‘Drug guide’ snares former prisoner
A FINGERPRINT on an instruction booklet about cooking up methylamphetamine found in a prisoner’s jail cell was enough to bring him before a court two decades later.
Except the former prisoner was 3500kms away from Ipswich Magistrates Court when he appeared by phone on Friday to plead guilty to the charge from 20 years ago.
The court heard that Benjamin Bond had since reformed, was a qualified baker, with a lot of water passing under the bridge since the 2000-01 offence.
Dialling into the courtroom from Wyndham in the remote Kimberley Region of Australia’s Top End, Benjamin Malcolm Bond, 49, pleaded guilty to having unlawfully been in possession of instructions (document) for the production of methylamphetamine at the Numinbah prison farm between September 2000 and April 2001.
Bond also pleaded guilty to being in possession of the drug cannabis and drug utensils at Coolum in July 2003; and failing to attend court at Maroochydore in September 2003.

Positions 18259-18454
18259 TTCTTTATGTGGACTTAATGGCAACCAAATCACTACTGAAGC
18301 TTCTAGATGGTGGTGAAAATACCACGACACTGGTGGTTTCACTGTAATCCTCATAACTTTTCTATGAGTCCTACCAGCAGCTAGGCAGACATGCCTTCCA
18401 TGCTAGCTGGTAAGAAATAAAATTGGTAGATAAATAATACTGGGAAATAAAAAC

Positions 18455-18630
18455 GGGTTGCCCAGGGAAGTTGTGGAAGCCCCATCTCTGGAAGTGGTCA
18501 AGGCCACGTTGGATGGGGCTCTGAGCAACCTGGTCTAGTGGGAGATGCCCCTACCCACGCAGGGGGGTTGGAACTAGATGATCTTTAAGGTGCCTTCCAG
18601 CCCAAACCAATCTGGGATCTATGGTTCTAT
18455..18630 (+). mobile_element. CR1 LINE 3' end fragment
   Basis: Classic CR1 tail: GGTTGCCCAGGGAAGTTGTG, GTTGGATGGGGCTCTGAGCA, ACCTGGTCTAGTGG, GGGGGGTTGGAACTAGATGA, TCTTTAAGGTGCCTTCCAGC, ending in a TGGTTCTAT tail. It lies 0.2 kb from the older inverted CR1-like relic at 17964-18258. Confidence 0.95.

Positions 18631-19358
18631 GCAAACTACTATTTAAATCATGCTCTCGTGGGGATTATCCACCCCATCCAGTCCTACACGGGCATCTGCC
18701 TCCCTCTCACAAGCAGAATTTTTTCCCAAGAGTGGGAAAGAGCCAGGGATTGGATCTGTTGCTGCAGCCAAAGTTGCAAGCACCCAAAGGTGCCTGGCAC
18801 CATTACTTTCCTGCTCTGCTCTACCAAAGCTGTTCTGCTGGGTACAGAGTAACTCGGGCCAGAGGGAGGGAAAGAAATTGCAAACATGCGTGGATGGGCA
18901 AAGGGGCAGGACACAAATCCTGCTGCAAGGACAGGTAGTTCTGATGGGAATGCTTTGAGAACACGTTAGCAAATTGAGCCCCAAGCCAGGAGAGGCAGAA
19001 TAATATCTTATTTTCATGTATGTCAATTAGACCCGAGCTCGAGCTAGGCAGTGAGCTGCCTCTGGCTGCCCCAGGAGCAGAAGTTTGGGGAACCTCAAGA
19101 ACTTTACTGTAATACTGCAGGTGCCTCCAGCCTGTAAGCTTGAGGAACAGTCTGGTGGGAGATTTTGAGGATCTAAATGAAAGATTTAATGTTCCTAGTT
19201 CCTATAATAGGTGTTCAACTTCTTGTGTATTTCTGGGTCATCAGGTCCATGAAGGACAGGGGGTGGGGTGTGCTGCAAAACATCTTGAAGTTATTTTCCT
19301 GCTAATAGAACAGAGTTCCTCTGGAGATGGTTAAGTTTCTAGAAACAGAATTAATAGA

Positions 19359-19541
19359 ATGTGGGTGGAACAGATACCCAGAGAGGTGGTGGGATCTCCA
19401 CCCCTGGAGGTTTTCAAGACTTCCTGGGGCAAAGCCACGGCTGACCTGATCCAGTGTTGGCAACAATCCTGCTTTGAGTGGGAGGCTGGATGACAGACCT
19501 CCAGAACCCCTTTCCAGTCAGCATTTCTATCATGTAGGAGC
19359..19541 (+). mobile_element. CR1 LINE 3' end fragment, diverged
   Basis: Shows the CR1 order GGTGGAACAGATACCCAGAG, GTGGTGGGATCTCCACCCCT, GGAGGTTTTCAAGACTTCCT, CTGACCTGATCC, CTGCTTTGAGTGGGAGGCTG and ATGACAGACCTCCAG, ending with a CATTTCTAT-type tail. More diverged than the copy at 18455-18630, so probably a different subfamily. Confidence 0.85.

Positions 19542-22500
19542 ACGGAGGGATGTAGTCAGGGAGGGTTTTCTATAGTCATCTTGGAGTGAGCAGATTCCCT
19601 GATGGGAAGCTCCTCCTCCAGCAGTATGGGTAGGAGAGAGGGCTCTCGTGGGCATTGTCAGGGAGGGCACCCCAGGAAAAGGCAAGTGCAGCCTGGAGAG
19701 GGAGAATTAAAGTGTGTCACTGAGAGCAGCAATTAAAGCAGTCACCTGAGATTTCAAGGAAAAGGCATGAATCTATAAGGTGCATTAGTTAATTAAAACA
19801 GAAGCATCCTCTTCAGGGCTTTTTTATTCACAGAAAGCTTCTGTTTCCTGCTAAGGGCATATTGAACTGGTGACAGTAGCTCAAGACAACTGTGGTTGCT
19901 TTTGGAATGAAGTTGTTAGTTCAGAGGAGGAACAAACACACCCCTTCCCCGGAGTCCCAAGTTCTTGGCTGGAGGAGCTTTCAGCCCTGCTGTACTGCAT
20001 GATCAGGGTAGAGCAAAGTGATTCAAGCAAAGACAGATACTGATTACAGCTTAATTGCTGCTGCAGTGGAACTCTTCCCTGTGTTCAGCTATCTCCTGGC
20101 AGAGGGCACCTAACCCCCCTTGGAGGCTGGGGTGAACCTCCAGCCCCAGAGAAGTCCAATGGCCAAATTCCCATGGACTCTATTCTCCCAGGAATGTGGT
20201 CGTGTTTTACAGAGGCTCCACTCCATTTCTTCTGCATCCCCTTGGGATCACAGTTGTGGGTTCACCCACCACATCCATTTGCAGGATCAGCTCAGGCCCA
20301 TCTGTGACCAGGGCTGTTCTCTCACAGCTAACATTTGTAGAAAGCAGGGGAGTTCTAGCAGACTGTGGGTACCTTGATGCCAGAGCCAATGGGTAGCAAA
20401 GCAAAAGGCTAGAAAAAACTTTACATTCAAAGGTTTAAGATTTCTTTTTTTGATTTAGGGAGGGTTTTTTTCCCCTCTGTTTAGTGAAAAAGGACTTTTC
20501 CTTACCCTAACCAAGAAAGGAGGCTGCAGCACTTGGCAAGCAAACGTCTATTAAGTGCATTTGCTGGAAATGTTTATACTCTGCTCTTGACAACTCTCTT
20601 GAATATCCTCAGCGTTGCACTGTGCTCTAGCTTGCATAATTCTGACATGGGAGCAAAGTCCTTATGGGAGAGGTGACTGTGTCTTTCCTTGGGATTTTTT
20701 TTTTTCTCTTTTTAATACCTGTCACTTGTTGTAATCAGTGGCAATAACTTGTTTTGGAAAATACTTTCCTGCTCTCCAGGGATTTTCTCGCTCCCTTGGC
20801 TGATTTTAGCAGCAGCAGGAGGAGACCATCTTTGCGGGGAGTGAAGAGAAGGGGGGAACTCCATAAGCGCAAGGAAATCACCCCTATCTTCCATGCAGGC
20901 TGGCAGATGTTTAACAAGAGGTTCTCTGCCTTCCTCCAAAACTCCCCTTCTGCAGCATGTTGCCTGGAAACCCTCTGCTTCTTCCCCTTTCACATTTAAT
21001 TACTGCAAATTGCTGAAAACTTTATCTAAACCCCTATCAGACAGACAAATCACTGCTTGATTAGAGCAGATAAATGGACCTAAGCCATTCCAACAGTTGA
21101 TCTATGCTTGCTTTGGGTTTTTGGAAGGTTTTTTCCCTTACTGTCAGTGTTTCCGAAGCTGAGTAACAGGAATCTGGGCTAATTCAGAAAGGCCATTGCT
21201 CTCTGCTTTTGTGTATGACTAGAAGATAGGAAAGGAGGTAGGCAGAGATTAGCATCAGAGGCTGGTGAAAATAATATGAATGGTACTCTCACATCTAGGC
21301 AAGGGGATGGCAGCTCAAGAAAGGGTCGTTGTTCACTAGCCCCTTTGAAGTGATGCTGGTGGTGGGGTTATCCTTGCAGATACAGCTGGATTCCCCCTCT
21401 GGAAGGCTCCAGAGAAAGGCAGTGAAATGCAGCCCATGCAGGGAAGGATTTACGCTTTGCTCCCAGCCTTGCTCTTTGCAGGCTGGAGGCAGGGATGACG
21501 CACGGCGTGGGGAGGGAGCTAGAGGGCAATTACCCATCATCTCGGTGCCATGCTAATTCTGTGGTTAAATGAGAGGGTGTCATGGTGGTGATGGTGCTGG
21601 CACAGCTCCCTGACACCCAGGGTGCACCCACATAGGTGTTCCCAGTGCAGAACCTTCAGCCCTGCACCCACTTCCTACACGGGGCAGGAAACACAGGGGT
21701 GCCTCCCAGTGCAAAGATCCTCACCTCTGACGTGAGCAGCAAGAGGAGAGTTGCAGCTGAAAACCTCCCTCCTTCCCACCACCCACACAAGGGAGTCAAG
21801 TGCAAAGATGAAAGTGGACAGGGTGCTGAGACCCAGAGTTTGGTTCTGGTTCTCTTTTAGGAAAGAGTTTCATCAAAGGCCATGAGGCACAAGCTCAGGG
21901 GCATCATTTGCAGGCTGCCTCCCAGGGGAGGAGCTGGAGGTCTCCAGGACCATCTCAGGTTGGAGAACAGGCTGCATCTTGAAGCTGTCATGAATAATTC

Prosecutor, Sergeant Molinaro said his fingerprint was on the document found in the jail cell on March 27, 2001.
It was a cell he shared with another inmate who was also charged.
Sgt Molinaro said that since then Bond, who grew up in Forbes, had gone before NSW courts in Orange and Kogarah.
He served a four-year jail term in Western Australia for assault causing bodily harm, and deprivation of liberty.
Defence barrister Christopher O’Meara said Bond was now a qualified baker and working in Wyndham.
He said he gained his qualification while doing a bakery apprenticeship as part of life skills courses as part of the WA sentence.
Bond has since successfully broken away from drug use.
“It’s become a good story,” Mr O’Meara said.
References were also tended from his employer, the court hearing that Bond was raising two sons in Wyndham and secured them both apprenticeships.
Sgt Molinaro said police sought forfeiture of the methylamphetamine instruction booklet.
“Oh, do police still have it then,” Mr O’Meara queried, with a laugh.
Magistrate Terry Duroux said Bond would have gone to jail if dealt with then back then.
He noted, however, the length of time and that a lot had since happened, with Bond reporting his rehabilitation, although this had taken him a long time to get there.
Bond was convicted and fined $2500.